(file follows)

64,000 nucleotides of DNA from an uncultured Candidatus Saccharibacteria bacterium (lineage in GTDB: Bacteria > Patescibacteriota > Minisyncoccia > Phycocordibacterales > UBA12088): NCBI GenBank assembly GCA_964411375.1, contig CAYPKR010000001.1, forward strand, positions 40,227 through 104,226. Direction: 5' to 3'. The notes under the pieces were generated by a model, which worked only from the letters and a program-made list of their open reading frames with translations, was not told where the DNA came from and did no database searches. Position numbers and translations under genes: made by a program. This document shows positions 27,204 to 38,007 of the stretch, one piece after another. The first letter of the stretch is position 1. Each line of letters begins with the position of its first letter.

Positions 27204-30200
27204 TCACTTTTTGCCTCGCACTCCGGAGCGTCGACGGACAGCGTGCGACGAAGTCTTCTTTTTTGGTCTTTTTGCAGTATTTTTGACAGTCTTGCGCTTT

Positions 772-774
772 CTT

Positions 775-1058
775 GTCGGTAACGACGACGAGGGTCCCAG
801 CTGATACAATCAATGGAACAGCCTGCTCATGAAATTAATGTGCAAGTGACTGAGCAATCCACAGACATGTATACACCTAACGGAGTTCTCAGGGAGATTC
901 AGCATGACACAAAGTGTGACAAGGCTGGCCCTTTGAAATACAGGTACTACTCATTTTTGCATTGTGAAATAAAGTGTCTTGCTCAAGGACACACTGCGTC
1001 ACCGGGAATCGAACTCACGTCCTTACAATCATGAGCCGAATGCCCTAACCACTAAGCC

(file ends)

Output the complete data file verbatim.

64,000 nucleotides of DNA from an uncultured Candidatus Saccharibacteria bacterium (lineage in GTDB: Bacteria > Patescibacteriota > Minisyncoccia > Phycocordibacterales > UBA12088): NCBI GenBank assembly GCA_964411375.1, contig CAYPKR010000001.1, forward strand, positions 40,227 through 104,226. Direction: 5' to 3'. The notes under the pieces were generated by a model, which worked only from the letters and a program-made list of their open reading frames with translations, was not told where the DNA came from and did no database searches. Position numbers and translations under genes: made by a program. This document shows positions 27,204 to 38,007 of the stretch, one piece after another. The first letter of the stretch is position 1. Each line of letters begins with the position of its first letter.

Positions 27204-30200
27204 TCACTTTTTGCCTCGCACTCCGGAGCGTCGACGGACAGCGTGCGACGAAGTCTTCTTTTTTGGTCTTTTTGCAGTATTTTTGACAGTCTTGCGCTTT

Positions 772-774
772 CTT

Positions 775-1058
775 GTCGGTAACGACGACGAGGGTCCCAG
801 CTGATACAATCAATGGAACAGCCTGCTCATGAAATTAATGTGCAAGTGACTGAGCAATCCACAGACATGTATACACCTAACGGAGTTCTCAGGGAGATTC
901 AGCATGACACAAAGTGTGACAAGGCTGGCCCTTTGAAATACAGGTACTACTCATTTTTGCATTGTGAAATAAAGTGTCTTGCTCAAGGACACACTGCGTC
1001 ACCGGGAATCGAACTCACGTCCTTACAATCATGAGCCGAATGCCCTAACCACTAAGCC